A Month With Smoking Law: Problems Resolved Smoothly

Times Staff Writer

One month after Los Angeles’ tough new anti-smoking ordinance went into effect, officials are still receiving plenty of inquiries and complaints about it. But with few exceptions, most problems have been resolved short of court action.

According to Deputy City Atty. Bruce Coplen, who is coordinating enforcement procedures, 1,399 telephone calls have been received by the city attorney’s office about the law, which states that, “to the maximum extent possible,” employers must provide a smoke-free work area for those who want one.

Smoking is no longer permitted in company elevators, medical facilities, restrooms and two-thirds of all lounge areas, cafeterias and lunchrooms.

Violations by employers, such as reprisals against a non-smoking employee, are misdemeanors, which can result in either a hearing once a complaint is filed with the city attorney, or a prosecution, punishable by a $500 fine, six months in jail, or both.


Of the 1,399 calls, Coplen said, the majority were inquiries about the law and what compliance meant. Only 41 resulted in complaints being filed with the office, he added. Of those, 17 were resolved through letters or phone calls by hearing officers and 22 are still under investigation.

Hearings Scheduled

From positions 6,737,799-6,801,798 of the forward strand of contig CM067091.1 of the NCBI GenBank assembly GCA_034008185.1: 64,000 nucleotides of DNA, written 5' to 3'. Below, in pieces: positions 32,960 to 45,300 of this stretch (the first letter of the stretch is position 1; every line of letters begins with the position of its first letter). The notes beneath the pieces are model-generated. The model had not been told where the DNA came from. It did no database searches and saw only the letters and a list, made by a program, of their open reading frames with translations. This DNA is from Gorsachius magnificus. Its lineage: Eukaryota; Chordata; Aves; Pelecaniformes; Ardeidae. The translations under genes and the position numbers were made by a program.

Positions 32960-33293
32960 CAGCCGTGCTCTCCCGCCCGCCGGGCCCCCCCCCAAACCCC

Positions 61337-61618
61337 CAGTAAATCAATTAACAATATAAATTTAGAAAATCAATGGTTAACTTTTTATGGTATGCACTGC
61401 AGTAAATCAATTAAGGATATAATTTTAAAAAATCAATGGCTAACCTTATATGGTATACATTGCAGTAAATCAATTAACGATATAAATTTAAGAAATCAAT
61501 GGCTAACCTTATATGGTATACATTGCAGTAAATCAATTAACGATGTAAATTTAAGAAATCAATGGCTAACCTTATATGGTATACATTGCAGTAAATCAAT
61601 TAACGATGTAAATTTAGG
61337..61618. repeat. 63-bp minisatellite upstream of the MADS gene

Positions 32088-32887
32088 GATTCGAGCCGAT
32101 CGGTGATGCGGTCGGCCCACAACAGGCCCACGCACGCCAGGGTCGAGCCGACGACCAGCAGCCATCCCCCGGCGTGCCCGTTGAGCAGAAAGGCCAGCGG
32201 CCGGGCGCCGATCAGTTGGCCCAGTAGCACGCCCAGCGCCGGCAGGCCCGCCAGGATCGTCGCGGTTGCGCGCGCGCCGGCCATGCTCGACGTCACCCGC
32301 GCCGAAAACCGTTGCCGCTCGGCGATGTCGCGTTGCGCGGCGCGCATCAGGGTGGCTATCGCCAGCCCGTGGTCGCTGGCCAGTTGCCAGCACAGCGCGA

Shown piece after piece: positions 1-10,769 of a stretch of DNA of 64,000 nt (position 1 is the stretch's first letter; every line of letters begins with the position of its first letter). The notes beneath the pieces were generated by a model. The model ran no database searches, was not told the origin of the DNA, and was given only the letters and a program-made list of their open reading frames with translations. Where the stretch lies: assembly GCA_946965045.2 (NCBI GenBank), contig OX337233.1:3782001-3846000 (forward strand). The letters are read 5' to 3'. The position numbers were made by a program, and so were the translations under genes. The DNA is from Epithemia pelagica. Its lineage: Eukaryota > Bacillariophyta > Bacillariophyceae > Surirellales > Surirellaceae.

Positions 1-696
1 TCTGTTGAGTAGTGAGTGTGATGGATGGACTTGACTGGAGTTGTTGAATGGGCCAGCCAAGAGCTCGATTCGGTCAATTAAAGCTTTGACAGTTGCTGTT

The two remaining complaints are scheduled for city attorney hearings.

“One of those is where a secretary is complaining that her boss is smoking in her non-smoking area,” Coplen said. “The other is where an employee is complaining her boss fired her for complaining that the office wasn’t complying with the ordinance.”


The identities of the parties involved, he added, would not be made public unless the cases fail to be resolved in their scheduled June hearings and proceed to court.

The majority of telephone inquiries received have been from “employers who wanted to verify if they were in compliance,” Coplen noted, “and from employees complaining their employers were not in compliance.”

A lesser number of calls came from employees “who felt their employers had gone too far,” he added, “and from people inquiring why restaurants and retail stores aren’t covered by the ordinance.”

An amendment to the new law was introduced last week by City Councilmen Howard Finn and Marvin Braude and has been referred to the city attorney’s office for review.

It would require that retail and department stores either provide a smoke-free environment or post signs saying that a smoke-free environment is not available, Coplen said.

So far, he added, no amendment has been introduced to place restaurants under the ordinance.